June 16, 2014

Mi Pueblo Foods closing in Atwater

Mi Pueblo Foods in Atwater will be closing its doors this summer and lay off 91 employees

Mi Pueblo Foods in Atwater will close its doors this summer and lay off 91 employees, the Sun-Star has learned.

The closure was confirmed in a letter sent by the grocery chain’s human resources department to Jerry O’Banion, chairman of the Merced County Board of Supervisors. Layoffs will start Aug. 31, the letter says, and continue for two weeks.

The positions range from service clerks to meat cutters and cashiers, according to the notice. Joanna Zelaya, human resources director for the San Jose-based grocery chain, did not return calls for comment.

According to documents, the Latino grocery chain filed for Chapter 11 bankruptcy protection in July 2013 because of a dispute with Wells Fargo, its primary lender.

Atwater Mayor Joan Faul said she was shocked at the closure announcement, especially because the store was recently remodeled.

“They took a very shabby old place that hasn’t been in service for a number of years and spent a lot of money remodeling it,” Faul said. “It’s going to be a sad day for Atwater, because it was a beautiful store and they did such a nice job.”

Faul said the store served as an anchor for the Bellevue Road shopping center. She said she hopes the employees can find similar jobs at grocery stores in the Central Valley.

The impact on the city will be “tremendous,” Faul said.

In such situations, the Merced County Department of Workforce Investment sends a “rapid response team” to speak with employees and offer them services, such as locating job opportunities, résumé writing classes and skills training.

Director Robert Morris said the Mi Pueblo Foods closure is one of the largest private-sector layoffs he can recall. The loss of jobs could have a ripple effect on Atwater and the county’s economy, he added.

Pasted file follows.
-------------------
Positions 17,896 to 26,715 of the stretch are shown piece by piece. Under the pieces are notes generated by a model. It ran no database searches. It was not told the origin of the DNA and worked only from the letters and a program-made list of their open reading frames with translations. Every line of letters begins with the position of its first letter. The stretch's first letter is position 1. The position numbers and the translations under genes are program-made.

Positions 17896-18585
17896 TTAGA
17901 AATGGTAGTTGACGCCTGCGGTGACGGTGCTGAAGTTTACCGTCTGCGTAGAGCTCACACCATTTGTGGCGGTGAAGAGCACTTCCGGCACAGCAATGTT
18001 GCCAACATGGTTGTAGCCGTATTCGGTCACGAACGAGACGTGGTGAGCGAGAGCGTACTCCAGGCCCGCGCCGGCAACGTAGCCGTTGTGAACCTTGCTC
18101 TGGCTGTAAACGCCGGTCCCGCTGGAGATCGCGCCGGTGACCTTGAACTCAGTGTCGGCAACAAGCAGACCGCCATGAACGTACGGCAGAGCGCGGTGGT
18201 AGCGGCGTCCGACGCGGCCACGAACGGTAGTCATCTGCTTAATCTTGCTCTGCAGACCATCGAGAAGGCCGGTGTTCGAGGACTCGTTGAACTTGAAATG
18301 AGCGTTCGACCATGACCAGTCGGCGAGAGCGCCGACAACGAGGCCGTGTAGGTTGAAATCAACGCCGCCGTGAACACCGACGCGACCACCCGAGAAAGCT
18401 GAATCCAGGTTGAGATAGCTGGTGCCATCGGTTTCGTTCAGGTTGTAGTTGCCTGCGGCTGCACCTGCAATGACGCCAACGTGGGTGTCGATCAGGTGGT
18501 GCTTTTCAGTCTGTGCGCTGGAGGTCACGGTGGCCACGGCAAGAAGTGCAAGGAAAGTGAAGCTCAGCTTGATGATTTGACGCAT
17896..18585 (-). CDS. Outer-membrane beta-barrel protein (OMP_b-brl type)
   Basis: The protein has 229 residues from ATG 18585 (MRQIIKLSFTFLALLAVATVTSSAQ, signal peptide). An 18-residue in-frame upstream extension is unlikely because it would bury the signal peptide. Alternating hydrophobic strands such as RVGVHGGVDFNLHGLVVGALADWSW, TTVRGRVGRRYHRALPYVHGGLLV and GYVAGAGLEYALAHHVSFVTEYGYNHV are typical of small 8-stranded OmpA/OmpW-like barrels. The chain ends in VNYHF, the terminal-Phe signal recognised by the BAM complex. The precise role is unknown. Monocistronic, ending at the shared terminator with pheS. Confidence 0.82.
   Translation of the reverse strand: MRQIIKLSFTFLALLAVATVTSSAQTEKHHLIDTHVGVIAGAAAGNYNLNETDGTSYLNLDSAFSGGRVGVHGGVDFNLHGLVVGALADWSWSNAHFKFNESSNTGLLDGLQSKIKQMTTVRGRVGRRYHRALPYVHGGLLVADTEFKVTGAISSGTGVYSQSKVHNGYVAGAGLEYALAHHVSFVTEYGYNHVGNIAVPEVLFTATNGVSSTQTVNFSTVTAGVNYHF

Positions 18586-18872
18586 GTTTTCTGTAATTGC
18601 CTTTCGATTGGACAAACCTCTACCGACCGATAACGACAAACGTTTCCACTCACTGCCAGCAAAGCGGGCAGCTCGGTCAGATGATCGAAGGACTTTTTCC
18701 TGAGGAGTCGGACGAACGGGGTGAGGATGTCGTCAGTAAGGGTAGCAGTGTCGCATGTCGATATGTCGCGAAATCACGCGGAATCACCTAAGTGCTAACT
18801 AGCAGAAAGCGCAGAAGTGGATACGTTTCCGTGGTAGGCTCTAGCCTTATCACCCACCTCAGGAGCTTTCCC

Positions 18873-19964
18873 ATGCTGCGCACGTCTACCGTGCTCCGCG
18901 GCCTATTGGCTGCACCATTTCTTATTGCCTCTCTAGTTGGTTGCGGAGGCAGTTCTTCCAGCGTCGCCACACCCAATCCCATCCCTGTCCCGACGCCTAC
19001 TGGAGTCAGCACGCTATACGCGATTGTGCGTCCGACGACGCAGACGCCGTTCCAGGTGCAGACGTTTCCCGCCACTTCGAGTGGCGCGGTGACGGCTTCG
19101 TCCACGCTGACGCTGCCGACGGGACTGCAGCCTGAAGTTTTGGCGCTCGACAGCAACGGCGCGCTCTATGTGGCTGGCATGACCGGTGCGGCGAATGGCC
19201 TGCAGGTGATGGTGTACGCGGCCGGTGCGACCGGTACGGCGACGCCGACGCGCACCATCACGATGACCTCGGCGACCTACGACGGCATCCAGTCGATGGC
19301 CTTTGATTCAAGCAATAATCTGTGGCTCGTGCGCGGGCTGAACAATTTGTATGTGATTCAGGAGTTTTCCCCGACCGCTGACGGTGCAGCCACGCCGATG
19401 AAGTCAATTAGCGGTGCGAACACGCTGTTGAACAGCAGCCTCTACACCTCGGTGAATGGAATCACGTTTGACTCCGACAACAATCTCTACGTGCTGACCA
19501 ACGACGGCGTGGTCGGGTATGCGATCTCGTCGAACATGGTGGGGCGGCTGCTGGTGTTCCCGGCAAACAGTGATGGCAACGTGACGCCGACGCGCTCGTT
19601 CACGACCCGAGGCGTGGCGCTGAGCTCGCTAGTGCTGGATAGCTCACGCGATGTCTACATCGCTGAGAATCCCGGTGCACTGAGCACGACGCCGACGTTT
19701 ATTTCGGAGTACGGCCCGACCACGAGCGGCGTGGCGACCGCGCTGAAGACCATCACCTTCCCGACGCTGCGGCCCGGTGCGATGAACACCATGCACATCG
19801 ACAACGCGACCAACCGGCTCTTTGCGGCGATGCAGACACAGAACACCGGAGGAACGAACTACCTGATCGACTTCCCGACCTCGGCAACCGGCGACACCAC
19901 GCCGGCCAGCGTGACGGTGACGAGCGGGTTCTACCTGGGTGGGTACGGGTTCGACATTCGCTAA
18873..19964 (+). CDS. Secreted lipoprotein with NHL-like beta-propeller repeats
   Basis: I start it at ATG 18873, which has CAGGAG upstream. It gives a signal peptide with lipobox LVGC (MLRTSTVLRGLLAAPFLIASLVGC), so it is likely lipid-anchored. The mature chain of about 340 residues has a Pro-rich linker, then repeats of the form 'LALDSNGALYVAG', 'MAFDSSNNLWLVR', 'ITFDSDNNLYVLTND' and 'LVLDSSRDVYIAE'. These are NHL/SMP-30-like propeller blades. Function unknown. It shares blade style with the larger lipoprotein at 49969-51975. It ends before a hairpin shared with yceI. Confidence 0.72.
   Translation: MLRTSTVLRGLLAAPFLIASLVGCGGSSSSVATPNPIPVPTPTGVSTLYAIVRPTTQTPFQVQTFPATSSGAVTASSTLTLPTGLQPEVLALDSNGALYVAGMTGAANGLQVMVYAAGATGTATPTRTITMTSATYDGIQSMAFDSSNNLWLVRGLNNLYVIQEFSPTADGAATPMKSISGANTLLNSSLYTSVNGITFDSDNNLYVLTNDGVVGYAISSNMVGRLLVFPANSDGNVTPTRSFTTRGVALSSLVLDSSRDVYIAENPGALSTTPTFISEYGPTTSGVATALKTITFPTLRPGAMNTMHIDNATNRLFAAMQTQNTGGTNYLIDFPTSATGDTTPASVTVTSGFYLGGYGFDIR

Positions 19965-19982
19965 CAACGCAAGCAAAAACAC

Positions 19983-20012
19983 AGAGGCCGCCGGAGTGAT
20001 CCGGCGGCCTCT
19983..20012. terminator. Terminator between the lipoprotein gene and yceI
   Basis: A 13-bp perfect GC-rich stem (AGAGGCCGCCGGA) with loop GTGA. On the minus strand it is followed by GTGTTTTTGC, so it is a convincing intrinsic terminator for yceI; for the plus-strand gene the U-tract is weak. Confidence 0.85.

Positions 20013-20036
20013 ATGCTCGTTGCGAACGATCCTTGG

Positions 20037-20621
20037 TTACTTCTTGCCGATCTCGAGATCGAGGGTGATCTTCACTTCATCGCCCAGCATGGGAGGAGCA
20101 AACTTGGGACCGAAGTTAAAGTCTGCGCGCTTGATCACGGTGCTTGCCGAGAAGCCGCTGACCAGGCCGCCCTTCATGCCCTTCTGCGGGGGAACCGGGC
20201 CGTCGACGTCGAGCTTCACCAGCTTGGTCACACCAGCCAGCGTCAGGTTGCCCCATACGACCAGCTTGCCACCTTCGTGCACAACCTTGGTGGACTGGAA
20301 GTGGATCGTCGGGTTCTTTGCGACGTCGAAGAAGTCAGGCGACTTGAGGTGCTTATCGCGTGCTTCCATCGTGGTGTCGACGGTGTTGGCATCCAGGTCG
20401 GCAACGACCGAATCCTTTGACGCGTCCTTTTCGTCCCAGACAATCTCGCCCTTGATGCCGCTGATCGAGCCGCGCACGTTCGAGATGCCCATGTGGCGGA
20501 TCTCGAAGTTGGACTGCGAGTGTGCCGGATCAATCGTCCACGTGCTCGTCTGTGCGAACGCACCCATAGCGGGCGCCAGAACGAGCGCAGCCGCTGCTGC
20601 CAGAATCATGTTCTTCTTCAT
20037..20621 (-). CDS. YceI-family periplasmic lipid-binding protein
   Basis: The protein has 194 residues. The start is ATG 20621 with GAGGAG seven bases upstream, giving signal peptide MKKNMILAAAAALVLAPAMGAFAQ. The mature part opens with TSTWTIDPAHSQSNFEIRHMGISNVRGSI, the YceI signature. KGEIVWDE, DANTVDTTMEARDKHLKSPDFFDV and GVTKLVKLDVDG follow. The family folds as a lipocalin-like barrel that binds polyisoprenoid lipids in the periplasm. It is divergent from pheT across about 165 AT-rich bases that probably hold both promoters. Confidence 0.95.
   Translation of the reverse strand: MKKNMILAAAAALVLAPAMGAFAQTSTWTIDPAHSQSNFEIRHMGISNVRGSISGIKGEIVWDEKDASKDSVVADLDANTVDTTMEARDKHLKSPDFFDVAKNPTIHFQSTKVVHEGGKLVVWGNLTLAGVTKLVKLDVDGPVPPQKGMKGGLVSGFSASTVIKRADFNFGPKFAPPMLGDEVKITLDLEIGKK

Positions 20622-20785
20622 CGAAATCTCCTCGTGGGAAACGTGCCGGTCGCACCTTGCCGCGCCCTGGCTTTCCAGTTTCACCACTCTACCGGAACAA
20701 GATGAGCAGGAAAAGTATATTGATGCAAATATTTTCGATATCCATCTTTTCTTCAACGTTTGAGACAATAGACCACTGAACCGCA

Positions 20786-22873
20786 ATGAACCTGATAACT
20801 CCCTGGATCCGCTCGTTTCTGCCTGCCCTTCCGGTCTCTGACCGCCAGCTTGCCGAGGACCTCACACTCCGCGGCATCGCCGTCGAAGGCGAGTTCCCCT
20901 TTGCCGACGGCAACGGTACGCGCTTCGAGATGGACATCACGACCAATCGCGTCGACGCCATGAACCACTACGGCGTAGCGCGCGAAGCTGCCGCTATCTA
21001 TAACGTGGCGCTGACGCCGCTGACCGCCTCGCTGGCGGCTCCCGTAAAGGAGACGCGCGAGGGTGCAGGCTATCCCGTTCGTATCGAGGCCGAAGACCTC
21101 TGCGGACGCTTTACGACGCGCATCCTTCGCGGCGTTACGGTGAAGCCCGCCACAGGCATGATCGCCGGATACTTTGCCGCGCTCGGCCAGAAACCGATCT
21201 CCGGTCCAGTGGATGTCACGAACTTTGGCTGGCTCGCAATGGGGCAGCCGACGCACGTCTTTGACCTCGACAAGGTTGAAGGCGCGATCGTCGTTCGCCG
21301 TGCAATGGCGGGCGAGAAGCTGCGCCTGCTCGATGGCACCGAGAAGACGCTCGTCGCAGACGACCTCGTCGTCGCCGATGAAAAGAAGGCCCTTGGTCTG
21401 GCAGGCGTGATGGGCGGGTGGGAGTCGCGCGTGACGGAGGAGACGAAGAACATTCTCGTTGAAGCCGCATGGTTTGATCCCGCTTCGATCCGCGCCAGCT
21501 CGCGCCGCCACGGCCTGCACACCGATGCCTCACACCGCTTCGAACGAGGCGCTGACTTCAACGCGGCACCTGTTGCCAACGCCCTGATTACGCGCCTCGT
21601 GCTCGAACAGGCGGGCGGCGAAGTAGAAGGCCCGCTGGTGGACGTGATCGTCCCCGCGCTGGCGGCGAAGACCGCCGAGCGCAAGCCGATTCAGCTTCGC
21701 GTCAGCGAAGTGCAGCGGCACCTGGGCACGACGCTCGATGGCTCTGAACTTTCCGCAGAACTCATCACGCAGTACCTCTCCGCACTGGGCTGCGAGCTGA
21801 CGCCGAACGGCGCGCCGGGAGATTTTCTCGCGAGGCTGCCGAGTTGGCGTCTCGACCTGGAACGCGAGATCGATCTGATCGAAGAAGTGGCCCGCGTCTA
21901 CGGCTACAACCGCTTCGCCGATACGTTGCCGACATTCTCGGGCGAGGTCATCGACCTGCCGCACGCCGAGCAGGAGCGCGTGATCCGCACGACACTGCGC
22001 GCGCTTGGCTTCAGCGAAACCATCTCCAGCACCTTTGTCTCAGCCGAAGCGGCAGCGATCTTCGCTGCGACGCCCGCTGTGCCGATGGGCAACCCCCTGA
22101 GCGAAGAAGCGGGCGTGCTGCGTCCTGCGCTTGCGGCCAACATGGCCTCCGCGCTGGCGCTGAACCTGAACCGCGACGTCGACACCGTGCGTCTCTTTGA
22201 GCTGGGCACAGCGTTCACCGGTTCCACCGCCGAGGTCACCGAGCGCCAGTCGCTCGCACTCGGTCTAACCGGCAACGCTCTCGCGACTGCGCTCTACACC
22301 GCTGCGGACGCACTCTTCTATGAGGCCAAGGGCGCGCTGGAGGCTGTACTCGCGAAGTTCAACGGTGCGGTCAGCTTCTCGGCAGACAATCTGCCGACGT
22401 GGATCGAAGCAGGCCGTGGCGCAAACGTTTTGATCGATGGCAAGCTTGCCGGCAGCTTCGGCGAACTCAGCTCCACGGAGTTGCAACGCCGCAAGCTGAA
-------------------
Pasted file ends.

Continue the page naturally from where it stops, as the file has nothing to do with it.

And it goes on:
“I think it’s going to have quite an impact because those are people that are getting paychecks and have homes and are buying goods and services,” Morris said. “With the high unemployment rate, where do they go? We’re not like the Silicon Valley where they can just go somewhere else.”

Alfredo Mendoza, a special projects manager with the county Department of Workforce Investment, said Mi Pueblo employees represent a diverse set of workers. Helping them find new jobs may depend on how far they are willing to travel to obtain similar employment.

“It definitely can make it tough, depending on the labor market,” Mendoza said. “We want to get them back into the workforce as soon as possible.”

Mi Pueblo Foods was founded in 1991 in East San Jose. The grocery chain has Central Valley locations in Modesto and Tracy, according to its website. The letter encourages Atwater employees to apply for a transfer to other Mi Pueblo stores that have openings.

Atwater City Manager Frank Pietro said he recalled the company filing bankruptcy last year, but that he was told by the Atwater store manager that “everything would be OK.”

“Then we got this letter a few days ago saying they are shutting the doors down, and I was totally shocked,” Pietro said. “I still can’t believe it. Ninety-one people not working is detrimental, especially for a small community like Atwater.”

Related content



Editor's Choice Videos